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Coalition 'close' claims Kanharith

Coalition 'close' claims Kanharith


CAMBODIAN People's Party (CPP) spokesman Khieu Kanharith has indicated that the country's

political stalemate may soon be over, and said that a "coalition deal is closer

than anybody expects".

With the formation of a new government in limbo, crack troops were on alert for anarchic miscreants, troublemakers, poseurs or whingers who, at press time, had failed to materialize.

That claim is despite the fact that the leaders of both the Sam Rainsy Party (SRP)

and Funcinpec have continued to push for a tripartite government-minus Prime Minister

Hun Sen-under the rubric of the so-called 'Alliance of Democrats' formed between

their parties on August 4.

Kanharith said the CPP had prepared a low-profile team during the election campaign

to engage in post election coalition discussions.

He said unofficial meetings between officials from the CPP, Funcinpec and the SRP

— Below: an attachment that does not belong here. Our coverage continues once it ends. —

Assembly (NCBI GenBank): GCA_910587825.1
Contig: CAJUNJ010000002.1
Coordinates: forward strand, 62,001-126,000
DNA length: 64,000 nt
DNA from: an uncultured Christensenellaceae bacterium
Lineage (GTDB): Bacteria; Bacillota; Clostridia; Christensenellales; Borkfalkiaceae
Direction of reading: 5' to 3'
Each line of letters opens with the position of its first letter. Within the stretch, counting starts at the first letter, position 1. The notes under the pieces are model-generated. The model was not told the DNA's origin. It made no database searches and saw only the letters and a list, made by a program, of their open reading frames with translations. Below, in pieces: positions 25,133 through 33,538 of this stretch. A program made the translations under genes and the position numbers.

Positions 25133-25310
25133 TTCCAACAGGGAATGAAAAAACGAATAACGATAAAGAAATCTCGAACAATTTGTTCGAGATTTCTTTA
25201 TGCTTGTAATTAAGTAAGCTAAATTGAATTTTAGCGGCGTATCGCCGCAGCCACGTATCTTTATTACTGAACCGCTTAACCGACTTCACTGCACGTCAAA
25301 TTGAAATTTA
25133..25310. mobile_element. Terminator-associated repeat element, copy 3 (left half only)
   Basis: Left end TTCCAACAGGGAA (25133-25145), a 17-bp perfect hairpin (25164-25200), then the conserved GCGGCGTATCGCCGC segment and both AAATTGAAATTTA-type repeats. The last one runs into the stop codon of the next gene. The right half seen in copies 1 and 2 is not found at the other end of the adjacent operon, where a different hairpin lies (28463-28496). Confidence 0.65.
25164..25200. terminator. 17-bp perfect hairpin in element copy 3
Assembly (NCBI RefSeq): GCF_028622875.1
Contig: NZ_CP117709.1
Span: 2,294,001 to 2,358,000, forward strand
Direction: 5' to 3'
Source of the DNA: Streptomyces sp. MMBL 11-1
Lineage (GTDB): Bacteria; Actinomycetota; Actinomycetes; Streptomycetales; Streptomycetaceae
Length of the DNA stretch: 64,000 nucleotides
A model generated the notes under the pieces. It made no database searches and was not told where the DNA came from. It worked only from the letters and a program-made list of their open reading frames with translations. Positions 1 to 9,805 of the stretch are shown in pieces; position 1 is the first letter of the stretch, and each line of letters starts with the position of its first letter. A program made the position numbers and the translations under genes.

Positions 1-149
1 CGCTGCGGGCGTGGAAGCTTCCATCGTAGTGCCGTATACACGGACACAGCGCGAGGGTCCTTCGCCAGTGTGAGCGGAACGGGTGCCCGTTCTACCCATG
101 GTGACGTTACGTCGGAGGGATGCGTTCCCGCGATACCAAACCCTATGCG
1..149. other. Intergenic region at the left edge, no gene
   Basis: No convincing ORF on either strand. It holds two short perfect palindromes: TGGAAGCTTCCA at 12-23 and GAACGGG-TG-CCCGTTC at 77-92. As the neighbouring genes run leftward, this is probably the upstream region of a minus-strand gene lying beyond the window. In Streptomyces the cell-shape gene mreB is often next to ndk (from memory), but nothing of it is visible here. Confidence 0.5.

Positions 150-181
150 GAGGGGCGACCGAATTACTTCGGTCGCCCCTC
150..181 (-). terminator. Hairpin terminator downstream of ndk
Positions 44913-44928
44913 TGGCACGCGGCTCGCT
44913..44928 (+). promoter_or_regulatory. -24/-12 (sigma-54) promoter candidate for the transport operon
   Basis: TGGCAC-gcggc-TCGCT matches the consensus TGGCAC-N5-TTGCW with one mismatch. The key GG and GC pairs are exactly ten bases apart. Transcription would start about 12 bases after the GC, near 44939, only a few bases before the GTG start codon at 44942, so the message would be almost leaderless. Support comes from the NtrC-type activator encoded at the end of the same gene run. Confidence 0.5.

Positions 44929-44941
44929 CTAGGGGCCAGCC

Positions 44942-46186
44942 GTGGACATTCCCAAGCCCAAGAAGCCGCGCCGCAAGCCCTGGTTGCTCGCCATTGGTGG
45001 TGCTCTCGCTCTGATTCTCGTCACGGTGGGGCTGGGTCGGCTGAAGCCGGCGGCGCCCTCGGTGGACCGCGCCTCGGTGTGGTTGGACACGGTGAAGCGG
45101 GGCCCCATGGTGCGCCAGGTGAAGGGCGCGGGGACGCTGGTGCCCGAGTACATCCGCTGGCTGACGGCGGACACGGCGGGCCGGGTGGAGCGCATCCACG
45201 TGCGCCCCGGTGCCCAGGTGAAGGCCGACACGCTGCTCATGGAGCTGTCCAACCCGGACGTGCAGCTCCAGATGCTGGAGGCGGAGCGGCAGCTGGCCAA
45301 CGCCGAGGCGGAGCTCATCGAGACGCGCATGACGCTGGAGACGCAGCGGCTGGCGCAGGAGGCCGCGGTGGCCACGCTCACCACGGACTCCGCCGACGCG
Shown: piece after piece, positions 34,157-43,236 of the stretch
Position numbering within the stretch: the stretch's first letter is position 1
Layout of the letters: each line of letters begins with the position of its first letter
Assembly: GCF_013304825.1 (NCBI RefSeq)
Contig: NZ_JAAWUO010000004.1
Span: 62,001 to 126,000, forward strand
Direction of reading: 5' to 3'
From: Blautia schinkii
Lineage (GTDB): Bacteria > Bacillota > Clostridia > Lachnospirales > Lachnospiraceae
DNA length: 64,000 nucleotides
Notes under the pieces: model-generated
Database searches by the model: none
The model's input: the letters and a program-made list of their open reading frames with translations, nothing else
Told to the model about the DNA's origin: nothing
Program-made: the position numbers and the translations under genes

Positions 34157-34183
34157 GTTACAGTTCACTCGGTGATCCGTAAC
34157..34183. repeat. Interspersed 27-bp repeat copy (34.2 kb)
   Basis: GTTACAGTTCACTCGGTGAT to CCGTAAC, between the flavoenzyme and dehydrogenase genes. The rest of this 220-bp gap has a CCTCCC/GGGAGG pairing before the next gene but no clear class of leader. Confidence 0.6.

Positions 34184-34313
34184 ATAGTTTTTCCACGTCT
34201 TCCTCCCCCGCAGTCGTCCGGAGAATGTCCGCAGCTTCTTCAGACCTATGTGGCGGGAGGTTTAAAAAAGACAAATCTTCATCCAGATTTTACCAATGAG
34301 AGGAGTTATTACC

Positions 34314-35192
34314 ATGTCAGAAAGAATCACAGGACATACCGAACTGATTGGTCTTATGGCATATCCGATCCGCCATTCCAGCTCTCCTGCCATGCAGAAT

had been held several times to discuss the issue of power sharing in order to break

the present political deadlock.

But he declined to say precisely when the deal was likely to be completed, or which

personalities were involved in the negotiations.

One source told the Post that Ranariddh advisor Sun Chantol was negotiating for the

prince, and had met with Sok An on at least one occasion since the election.

However co-Defense Minister Prince Sisowath Sirirath, while refusing to respond directly

to Kanharith's statement, said it would be impossible for Funcinpec to enter a deal

without the SRP.

"We cannot survive as a single party. We can only survive as an alliance,"

he said, adding that only Ranariddh and Sam Rainsy could make any "concrete

decision" about a coalition.

One political observer, who asked not to be named, described Kanharith's claim as

"spin doctoring" and said all three parties were "playing to the gallery

simply as a negotiating tactic".

"The CPP's objective is very clear: a coalition with one partner, preferably

Funcinpec, and Hun Sen as Prime Minister," the observer said. And while some

talks were probably going on behind closed doors, the progress toward establishing

a new government was probably "neither nearer nor farther".